Second, if we serve as apologists for small incivilities we will be more prone to cover our eyes, ears and mouths when those incivilities grow. In a future post, I am going to dedicate time and effort to a post about Hitler’s strategies that eventually led to the establishment of the Third Reich. Suffice it to say for this article, Hitler’s tactics started with sending his followers to disrupt meetings and businesses using rude and incivil behavior – which eventually became more and more aggressive until it resulted in merchants, citizens and political opponents being openly beaten in the streets of Germany.

There is no sensationalism in this claim; if you inspect the footprints of tyrants in history, you will find that all of them started their climb to inhumanity by engaging in small incivilities, first.

Third, and finally, incivility and protest are not to be confused. Civility is the fundamental respect that we accord to each and every person, in order to have a functioning community. If I disagree with you, that is not uncivil. If I demand that you believe what I believe, that is uncivil. Demanding that you subscribe to my world view is not an exercise of that fundamental respect mentioned above. If I act rudely, but I ask for your forgiveness by way of an apology, I am not acting uncivilly. I am acknowledging the value I place on our community by abiding by the fundamental respect required to keep it functioning. If I act rudely, and continue to press this rudeness to the point of aggression, I am being uncivil. In fact, I am declaring that I am not interested in being a part of this community that we’ve agreed to respect each other in.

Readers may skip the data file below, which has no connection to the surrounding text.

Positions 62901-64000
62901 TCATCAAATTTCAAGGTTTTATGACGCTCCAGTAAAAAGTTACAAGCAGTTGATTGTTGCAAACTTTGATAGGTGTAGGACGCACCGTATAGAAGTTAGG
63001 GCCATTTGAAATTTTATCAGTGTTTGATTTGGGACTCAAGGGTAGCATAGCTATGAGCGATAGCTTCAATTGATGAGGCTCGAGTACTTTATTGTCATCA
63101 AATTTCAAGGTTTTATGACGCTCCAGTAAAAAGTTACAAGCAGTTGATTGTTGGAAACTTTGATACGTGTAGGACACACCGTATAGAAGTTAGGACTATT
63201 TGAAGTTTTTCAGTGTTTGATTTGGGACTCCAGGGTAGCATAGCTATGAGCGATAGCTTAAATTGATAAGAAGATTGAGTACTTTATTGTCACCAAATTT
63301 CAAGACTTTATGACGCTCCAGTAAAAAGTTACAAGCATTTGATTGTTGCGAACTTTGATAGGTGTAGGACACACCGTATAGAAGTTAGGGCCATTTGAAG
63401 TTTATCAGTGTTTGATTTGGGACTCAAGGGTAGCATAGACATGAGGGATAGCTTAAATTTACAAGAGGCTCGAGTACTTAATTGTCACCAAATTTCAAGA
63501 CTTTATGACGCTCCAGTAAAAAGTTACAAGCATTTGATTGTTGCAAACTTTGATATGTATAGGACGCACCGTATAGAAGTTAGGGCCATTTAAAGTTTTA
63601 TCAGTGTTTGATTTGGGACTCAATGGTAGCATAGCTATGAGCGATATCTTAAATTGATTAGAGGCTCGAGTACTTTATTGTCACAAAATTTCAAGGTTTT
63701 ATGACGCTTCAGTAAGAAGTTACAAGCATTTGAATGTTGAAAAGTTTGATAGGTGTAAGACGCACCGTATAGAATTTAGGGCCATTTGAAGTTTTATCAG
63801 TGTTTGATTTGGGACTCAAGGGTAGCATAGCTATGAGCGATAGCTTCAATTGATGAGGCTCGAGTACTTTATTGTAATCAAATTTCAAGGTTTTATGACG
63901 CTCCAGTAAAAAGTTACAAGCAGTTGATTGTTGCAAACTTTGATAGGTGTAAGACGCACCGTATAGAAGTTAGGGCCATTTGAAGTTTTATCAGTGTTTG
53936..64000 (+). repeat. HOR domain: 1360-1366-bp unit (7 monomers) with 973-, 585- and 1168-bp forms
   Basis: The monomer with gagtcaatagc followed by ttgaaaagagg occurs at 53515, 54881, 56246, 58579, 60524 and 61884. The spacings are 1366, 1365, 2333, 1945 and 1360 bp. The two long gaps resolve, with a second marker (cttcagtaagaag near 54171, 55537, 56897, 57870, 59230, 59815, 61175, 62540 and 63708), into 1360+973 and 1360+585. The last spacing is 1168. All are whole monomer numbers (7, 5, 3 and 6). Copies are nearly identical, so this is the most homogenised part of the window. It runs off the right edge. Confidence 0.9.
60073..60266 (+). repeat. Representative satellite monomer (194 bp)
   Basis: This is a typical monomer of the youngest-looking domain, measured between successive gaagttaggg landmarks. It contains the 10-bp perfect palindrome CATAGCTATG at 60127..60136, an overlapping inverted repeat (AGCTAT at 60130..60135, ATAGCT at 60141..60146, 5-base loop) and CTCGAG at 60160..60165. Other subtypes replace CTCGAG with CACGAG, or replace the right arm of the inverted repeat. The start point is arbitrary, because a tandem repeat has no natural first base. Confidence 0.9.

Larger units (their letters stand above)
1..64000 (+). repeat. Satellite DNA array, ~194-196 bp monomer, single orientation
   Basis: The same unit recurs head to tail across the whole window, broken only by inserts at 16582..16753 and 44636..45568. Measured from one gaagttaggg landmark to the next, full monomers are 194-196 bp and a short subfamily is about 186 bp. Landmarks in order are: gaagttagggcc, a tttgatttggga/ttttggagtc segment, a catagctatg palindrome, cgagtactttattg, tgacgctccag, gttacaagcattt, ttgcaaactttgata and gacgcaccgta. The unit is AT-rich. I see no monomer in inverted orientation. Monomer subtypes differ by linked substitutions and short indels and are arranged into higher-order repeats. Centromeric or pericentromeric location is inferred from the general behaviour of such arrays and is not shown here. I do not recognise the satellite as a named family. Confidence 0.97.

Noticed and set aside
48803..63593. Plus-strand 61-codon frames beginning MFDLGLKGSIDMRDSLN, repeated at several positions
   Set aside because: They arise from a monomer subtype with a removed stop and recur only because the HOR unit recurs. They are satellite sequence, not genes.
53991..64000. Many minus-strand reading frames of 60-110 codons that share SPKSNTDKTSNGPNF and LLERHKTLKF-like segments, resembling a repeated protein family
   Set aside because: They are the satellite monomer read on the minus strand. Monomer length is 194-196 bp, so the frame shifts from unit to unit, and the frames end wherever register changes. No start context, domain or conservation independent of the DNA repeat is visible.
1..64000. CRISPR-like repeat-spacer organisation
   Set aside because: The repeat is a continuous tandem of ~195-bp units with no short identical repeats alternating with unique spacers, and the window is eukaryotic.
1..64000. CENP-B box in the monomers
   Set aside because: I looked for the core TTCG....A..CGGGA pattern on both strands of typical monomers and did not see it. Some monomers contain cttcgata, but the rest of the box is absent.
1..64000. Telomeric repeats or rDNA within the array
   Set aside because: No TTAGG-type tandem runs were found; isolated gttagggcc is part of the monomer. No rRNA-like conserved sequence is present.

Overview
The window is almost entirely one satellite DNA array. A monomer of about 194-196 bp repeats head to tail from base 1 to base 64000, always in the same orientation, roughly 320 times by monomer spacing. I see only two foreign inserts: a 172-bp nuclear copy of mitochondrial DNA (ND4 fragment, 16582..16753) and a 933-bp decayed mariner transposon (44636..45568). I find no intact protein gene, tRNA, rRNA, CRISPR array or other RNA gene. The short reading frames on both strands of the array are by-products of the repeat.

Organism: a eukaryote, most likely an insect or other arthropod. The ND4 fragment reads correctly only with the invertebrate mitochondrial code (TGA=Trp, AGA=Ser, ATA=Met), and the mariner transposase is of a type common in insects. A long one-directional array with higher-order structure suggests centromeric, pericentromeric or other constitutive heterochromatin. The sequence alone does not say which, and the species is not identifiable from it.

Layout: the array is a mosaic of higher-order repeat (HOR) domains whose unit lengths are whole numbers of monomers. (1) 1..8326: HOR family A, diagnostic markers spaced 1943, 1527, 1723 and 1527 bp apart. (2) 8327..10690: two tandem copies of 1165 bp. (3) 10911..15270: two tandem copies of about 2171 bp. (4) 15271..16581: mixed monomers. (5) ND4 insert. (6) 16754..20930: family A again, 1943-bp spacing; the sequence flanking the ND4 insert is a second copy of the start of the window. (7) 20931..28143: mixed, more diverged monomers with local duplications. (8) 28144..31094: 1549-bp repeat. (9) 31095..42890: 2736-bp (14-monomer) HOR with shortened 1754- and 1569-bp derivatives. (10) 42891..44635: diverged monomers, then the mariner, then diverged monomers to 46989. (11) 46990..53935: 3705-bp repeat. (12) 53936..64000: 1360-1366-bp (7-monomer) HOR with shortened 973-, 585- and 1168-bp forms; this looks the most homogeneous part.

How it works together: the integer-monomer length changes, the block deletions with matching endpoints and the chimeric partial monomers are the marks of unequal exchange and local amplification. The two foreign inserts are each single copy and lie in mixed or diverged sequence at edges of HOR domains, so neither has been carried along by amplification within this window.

Protest against an unjust system is not incivility. When King George III determined that colonists were not entitled to representation, that they must provide natural resources to England but purchase manufactured goods only from the British and that they must provide housing and food for British soldiers against their will he was declaring that the bounds of civility did not extend from the British throne to the shores of America. The heaping of incivilities on the colonies, when stacked one on the other, moved the needle to injustice. Injustice can, and frequently has been, met with civil disobedience. In many cases though, injustice is met with violence and war.

Incivility is opposition to civility. Inhumanity is the absence of civility in its entirety. But, protest is the response to injustice, perceived or real. Being uncivil doesn’t lead to protest, it leads to inhumanity. The goal of protesting isn’t to be uncivil, it is to correct a perceived or real injustice. In many ways protest is about supporting civility, not condoning incivility.

The terms and concepts are certainly interrelated, but in the end, it all starts with respecting the intrinsic value in each and every person. It all starts with civility.


Kanye West – Enfant Terrible, much?

September 15, 2009

Alas poor Kanye, we barely knew thee.

Like many, I’ve become desensitized by the blatant and constant bad behavior of celebrities. But, Kanye West may have taken the Moon Man statue for all-time boneheaded-ness at the VMA ceremony this past Sunday.

We’ve seen the aftermath of hotel room destruction and the punching of camera men. We’ve heard expletive filled tirades by models, actors, musicians and authors. We’ve heard of, and read, performance contract riders demanding everything from pure water melted from Nordic glaciers to M&Ms that must be served at precisely 52 degrees Fahrenheit.

But, Kanye’s on-stage antics were like watching someone club a baby koala to death. Taylor Swift was obviously shocked and surprised. The audience responded with catcalls and boos, and chants of “Taylor” every time that Kanye’s name was mentioned throughout the evening. Something tells me that when an entire auditorium filled with self-absorbed celebrities starts booing you for your behavior; you can say definitively that things are going badly.